HEEP (snapping): No, mother! No more! No more of this! No more pulling off our caps, making bows, knowing our place and abasing ourselves before our betters! No more of it!
TROTWOOD (taking Heep by the collar): You know what I want?
HEEP: What, a straitjacket? A husband?
TROTWOOD: I want my home!
HEEP: Well, I ain’t got it. You and yours have always hated me and mine, and who are ya? A fine set of people. You, Copperfield, were pure scum before anyone had charity on ya. And you, Mrs. T, you’re a grim old prospect. No wonder your old man knocked you about.
(She slaps him. He slaps her back. She slaps him again. He slaps her again. David punches him in the face. He goes down.)
PEGGOTTY (to David): Now stove his head in with a cake.
WICKFIELD (to Heep): And in case that wasn’t clear enough, you’re dismissed with immediate effect.
HEEP (to David): You were always a puppy with a proud stomach, ridin’ on the coattails of that vile creature who called you Daisy.
TROTWOOD: Trotwood.
PEGGOTTY: Doady.
DORA (suddenly in the room): Davy.
DAVID (to Heep): My name is David Copperfield!
HEEP: I forgive ya, Mr. Copperfield.
DORA: It is not for you to forgive anyone, Mr. Heep. (to her dog) Isn’t that right, Jip? Yes, it is.
DICK (confused): What’s she doing here?
DORA (thinking a moment): There’s no reason for me to be here.
(The scene changes to Dora and David alone at home, as she watches him write.)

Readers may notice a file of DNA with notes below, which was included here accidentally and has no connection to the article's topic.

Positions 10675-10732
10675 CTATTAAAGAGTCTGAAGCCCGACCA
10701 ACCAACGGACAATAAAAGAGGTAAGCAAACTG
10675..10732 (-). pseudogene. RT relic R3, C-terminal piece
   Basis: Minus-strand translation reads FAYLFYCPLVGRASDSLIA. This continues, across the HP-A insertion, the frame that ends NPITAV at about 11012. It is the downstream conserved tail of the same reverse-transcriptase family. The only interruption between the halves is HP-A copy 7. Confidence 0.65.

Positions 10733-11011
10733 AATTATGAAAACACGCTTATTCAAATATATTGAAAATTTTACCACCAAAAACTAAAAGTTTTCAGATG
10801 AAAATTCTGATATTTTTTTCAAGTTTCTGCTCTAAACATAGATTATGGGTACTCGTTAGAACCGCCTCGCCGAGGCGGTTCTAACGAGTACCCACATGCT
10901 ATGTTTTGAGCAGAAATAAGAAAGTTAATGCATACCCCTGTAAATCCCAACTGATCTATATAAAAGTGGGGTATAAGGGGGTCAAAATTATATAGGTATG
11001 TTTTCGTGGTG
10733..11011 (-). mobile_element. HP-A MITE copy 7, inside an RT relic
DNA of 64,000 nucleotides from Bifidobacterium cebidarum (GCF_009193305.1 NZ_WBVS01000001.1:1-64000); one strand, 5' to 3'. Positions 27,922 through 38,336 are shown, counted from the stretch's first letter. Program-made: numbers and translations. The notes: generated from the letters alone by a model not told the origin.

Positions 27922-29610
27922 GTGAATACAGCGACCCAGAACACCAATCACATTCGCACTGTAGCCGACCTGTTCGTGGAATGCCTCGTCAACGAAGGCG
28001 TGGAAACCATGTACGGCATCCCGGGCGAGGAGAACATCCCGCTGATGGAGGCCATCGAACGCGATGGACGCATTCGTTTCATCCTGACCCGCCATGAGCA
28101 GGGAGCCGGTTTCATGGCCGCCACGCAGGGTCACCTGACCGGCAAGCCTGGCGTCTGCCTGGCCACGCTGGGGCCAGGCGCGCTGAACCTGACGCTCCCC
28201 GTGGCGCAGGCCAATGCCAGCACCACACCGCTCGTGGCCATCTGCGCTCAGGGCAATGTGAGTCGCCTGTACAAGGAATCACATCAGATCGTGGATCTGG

DORA: I wasn’t there! Heep happened yesterday and I was away.
DAVID: I know, but I’m writing it now, and I want you to be in it.
DORA: I fear I don’t properly fit.
DAVID: I want you to be in all my stories.
DORA: No, I don’t belong. Write me out of it. But I still want to be of some use. May I hold your pens?
(He gives her his jar of pens. She smiles as she takes it.)
DORA: Do let me know when you need a new pen.
DAVID: Yes.
(She stands there while he writes.)
DORA: I really don’t fit. (setting down the jar) Write me out, Doady.

I close with the most powerful scene I saw in a theater, which happened to come just before the lockdown. Eliza Hittman’s Never Rarely Sometimes Always spends most of its time following its protagonist Autumn in silence as she travels to New York City to have an abortion. This late scene in the clinic with a counselor is the first time she opens up, and along with the camera’s pitiless gaze and the performances, it’s the clinical, procedural language of the interrogation that brings home just what sort of predicament that Autumn is in.

KELLY: Who came with you today?
AUTUMN: My cousin.
KELLY: Have they been supportive?
AUTUMN: Yeah.
KELLY: Okay. Can you tell me what led to your decision to terminate the pregnancy?
AUTUMN: I’m just not ready to be a mom.
KELLY: That’s totally fine. Whatever your decision is, it’s totally fine as long as it’s yours. Is there anyone who’s pressuring you to be here today to terminate this pregnancy?
AUTUMN: No.
KELLY: I’m gonna ask you some questions about your medical history. There’s lots of questions, just answer as best you can. Do you take any medication or use any drugs on a regular basis?
AUTUMN: No.
KELLY: Have you taken any medication or used drugs of any kind today?
AUTUMN: No.
KELLY: Have you ever had any medical problems before like anemia, asthma, high blood pressure? Anything like that?
AUTUMN: I don’t know. Don’t think so.